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Music from the Earliest Notations to the Sixteenth Century


CHAPTER 9 Machaut and His Progeny
Richard Taruskin

Mixing the attributes of the motet and chanson genres was a highly unusual effect. The genres were more typically thought of as distinct to the point of contrast—a contrast conditioned above all by their methods of composition. To appreciate the difference, and the new way of composing Machaut seems to have pioneered in his chansons, we will do best to begin with a monophonic composition—say, a typical virelai.

One of Machaut’s best known virelais, because it is so frequently performed by modern minstrels in “early music” ensembles, is the catchy Douce dame jolie (Ex. 9-4). It is a very early instance of a literate composition that is in duple time on all levels of mensuration. The purposely varied detail-work discloses the song’s literate origins: the first three lines of the poem are set to what are in essence three repetitions of a single musical phrase, but each of them is subtly distinguished from the others. In the original notation the music begins with rests, even though there are no accompanying parts, because without bars the only way in which an initial upbeat could be indicated was by showing the silent part of the hypothetical first measure. Like many duple-metered pieces of the time, it especially emphasizes syncopes.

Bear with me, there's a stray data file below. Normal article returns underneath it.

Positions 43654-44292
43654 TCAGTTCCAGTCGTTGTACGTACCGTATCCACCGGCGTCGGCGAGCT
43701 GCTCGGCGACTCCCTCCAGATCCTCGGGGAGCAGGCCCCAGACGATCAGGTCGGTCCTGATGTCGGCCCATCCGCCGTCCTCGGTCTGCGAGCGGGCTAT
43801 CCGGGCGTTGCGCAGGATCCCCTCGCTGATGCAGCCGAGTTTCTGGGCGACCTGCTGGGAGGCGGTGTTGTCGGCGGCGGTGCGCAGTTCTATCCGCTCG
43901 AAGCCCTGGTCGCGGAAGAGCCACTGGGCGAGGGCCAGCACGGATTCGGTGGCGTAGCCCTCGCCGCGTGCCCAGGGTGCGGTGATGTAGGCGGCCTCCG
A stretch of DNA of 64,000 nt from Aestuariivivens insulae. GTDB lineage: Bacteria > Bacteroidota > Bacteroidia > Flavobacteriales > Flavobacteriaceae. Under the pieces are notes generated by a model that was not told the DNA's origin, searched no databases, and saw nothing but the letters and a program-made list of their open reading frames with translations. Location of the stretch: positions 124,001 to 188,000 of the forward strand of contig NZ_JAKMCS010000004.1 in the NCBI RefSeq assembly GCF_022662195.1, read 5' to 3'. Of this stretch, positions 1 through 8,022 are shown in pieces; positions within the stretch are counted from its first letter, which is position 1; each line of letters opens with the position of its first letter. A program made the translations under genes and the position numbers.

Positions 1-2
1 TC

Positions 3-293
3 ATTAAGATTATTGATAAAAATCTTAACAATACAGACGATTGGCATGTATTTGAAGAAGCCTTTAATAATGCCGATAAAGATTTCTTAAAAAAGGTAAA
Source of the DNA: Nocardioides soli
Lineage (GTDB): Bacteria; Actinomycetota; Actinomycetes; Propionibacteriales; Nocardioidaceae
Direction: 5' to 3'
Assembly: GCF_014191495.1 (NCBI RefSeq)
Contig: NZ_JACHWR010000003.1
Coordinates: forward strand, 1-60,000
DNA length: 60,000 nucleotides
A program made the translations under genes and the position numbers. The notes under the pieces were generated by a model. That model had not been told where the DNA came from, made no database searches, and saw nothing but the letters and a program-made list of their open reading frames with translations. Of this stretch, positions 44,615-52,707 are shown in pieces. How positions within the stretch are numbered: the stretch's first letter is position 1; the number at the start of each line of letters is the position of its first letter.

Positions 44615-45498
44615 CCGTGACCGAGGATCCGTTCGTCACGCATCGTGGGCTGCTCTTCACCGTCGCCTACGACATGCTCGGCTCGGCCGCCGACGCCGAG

The Top-Down Style

ex. 9-4 Guillaume de Machaut, Douce dame jolie (monophonic virelai)

The Top-Down StyleThe Top-Down Style

ex. 9-5 Guillaume de Machaut, En mon cuer (virelai a 2)

Eight—only eight—of Machaut’s thirty-nine virelais are polyphonic. Of these, six are in two voices only, a texted “cantus” (“song” or “singer”) part and an untexted tenor. The nomenclature already suggests that a tenor has been added to a “song,” or in other words, that the song existed as a monophonic composition before it was made polyphonic by a lower accompanying voice. This is just the opposite from the procedure we have observed in all the polyphonic genres of the twelfth and thirteenth centuries—organum, clausula, even the homorhythmic conductus, which had no preexisting tenor but created its own from scratch. Above all, adding a tenor to a preexisting cantus was the very antithesis of motet composition. Starting “at the top” was a whole new concept of composing—within the literate tradition, anyway (for we have always recognized the possibility, indeed the strong probability, that “accompanied song” was a minstrel specialty at least from the time of the troubadours.) Two kinds of additional evidence clinch the notion of “top-down” composition. One is the state of the musical sources. The virelai En mon cuer (“In my heart,” Ex. 9-5), for example, is found as a two-voice composition in all the composer-supervised “collected editions” of Machaut’s works—all, that is, except the one generally considered to be the earliest such manuscript, where its “cantus” is entered, like the other virelais in that manuscript, as a monophonic dance song. That was how it must have been originally composed. It is self-sufficient as a single voice. That is, it has a stable and satisfying cadence structure, and unlike its eventual accompanying tenor, it has enough notes to accommodate all the syllables of the text.